Here, Luna interrupts a Sable interview with a run-in so non-threatening you have to see it to believe it, and Sable uses her world class athleticism to just kind of fall over and die. Luna adds 0.001% more damage by pawing at Sable’s back like she’s trying to unlace her corset. Luna just really, really, really works the back. Sable’s back is so hurt I don’t think she’s gonna be able to compete.

Anyway, a fun aside to the 1999 Royal Rumble is that this is the show Barry Blaustein is at, shooting footage for what will become Beyond the Mat. It’s fun to go back and see all the stuff that’s produced in the ring based on what we see happening backstage.


Pfft, like I’d ever think that.

You’ll be shocked to read this, I know, but despite her back being really, really, really worked, Sable is able to compete. It’s a strap match, the one where you have to physically drag your opponent around the ring and touch all four corners without your momentum being broken, so you know it’s got the only finish those matches ever have: one person dominantly dragging their opponent to three corners, but not noticing their opponent has touched the corners, too. Then a little fight breaks out, and despite the fact that “broken momentum” is supposed to reset the count (and the fact that being led around in a circle is the opposite of “momentum” and the background corner touches shouldn’t count unless you’re in control), the person being dragged touches the fourth corner before the dragger and wins. It’s exactly as clumsy as my paragraph attempting to explain it.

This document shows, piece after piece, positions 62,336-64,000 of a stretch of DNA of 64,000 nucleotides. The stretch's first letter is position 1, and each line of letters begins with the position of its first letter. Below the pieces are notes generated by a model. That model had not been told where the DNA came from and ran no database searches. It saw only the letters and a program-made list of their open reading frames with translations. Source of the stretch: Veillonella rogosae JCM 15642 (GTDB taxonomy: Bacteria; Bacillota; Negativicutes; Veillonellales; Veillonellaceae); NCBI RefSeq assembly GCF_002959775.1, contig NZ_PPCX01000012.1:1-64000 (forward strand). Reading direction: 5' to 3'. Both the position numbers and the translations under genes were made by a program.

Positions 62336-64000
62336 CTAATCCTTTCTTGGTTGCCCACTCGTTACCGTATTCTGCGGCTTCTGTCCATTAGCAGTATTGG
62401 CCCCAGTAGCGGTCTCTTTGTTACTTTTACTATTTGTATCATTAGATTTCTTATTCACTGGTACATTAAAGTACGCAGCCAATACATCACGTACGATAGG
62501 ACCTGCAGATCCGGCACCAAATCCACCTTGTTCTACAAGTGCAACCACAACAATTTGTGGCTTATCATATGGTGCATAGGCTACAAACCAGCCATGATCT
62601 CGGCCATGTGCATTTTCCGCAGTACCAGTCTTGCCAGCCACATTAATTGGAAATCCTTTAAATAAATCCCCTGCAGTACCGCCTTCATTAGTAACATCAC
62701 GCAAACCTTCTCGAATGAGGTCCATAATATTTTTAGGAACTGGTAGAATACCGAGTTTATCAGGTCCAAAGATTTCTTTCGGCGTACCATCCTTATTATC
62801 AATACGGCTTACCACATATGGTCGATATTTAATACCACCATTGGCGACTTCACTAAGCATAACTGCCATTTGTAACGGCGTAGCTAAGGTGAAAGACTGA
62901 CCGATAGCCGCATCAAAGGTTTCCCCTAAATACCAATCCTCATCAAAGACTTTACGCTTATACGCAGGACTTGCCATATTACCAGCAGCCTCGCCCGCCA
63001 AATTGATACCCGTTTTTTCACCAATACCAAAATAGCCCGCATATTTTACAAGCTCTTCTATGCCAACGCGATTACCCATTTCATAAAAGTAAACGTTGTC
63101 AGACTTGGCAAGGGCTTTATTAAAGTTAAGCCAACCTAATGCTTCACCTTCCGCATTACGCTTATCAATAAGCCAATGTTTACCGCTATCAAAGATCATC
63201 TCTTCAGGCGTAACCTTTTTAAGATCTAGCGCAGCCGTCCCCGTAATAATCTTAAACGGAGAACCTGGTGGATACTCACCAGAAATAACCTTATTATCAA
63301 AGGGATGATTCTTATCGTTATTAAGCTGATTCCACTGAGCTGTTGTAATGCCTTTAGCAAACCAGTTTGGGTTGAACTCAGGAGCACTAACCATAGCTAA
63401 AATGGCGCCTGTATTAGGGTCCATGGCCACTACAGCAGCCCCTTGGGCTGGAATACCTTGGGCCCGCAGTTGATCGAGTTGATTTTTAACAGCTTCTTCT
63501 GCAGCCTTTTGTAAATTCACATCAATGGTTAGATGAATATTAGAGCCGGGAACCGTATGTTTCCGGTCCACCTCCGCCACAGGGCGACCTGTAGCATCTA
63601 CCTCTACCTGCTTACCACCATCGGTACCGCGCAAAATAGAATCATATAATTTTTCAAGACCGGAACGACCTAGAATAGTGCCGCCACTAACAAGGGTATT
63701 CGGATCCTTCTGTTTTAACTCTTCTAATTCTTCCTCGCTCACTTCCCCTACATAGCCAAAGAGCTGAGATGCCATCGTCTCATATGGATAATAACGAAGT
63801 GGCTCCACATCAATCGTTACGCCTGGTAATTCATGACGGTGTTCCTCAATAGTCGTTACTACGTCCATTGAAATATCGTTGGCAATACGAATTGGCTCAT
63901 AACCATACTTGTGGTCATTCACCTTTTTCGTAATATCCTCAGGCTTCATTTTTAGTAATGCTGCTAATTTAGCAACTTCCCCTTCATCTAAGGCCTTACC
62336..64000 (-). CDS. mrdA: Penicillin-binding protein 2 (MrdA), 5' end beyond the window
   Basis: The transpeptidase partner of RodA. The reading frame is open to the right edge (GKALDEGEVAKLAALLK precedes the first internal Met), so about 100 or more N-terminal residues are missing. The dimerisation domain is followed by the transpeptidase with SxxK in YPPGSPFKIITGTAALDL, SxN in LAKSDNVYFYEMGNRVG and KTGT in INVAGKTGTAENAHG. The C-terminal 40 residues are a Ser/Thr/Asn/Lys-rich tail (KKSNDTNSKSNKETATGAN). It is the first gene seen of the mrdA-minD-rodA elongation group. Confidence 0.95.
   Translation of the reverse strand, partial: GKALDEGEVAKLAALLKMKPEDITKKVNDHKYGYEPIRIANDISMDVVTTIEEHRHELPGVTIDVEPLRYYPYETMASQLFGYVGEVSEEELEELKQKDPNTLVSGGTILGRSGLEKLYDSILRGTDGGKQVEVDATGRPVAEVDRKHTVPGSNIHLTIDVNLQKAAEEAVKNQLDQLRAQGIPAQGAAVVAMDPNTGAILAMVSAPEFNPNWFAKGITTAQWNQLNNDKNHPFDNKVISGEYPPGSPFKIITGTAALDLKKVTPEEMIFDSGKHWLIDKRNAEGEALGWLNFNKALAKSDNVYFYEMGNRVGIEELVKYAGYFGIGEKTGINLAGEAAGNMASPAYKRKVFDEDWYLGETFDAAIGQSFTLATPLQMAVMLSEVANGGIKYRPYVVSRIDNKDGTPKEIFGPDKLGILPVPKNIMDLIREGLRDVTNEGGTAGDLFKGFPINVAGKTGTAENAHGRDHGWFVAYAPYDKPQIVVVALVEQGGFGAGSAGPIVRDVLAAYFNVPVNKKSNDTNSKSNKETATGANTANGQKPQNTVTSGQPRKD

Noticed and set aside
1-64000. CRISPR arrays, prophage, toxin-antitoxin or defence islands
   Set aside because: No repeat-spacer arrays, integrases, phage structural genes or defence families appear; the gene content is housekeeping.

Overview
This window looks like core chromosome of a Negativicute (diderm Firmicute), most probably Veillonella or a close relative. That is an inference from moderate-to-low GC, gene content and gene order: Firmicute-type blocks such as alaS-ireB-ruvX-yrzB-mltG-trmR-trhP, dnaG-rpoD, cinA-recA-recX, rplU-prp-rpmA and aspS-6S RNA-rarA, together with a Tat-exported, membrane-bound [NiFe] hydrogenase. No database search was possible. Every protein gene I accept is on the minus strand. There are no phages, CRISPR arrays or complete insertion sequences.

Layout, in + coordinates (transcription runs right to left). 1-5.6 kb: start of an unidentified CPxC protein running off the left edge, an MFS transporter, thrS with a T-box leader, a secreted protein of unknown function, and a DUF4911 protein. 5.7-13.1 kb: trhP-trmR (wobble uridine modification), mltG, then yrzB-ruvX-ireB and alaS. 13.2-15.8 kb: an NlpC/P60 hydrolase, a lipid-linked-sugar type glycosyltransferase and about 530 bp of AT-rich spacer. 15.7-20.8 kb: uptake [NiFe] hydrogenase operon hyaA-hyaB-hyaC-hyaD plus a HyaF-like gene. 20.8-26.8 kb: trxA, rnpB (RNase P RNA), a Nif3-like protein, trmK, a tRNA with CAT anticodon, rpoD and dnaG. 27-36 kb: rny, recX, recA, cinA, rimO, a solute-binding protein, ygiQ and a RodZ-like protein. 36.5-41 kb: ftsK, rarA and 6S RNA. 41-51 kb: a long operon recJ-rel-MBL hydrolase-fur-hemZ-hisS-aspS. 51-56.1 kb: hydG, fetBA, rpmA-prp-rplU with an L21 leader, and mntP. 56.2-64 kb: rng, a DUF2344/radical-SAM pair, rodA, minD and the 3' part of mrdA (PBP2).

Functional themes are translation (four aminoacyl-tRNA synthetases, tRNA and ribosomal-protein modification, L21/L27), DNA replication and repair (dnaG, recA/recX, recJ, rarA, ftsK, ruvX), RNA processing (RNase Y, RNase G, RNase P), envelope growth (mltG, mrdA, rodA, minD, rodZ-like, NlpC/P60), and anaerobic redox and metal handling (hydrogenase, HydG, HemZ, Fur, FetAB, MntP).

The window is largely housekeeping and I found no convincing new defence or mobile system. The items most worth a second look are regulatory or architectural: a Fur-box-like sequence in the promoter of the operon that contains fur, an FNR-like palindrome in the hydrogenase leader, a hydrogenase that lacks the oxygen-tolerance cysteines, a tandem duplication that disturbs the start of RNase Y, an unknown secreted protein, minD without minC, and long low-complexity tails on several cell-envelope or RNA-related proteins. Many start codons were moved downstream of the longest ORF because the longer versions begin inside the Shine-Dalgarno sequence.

Sable and Luna do that, with the bonus of Luna only being stopped at the very end by interference from Sable superfan and Ron Perlman’s stunt double on Beauty and the Beast, “Tori.” I can’t believe Luna’s childhood role model would cheat to win like that.

Worst: D-Generation X And The Under-card Of Doom

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What does the phrase, “strongest recommendation to avoid,” mean to you?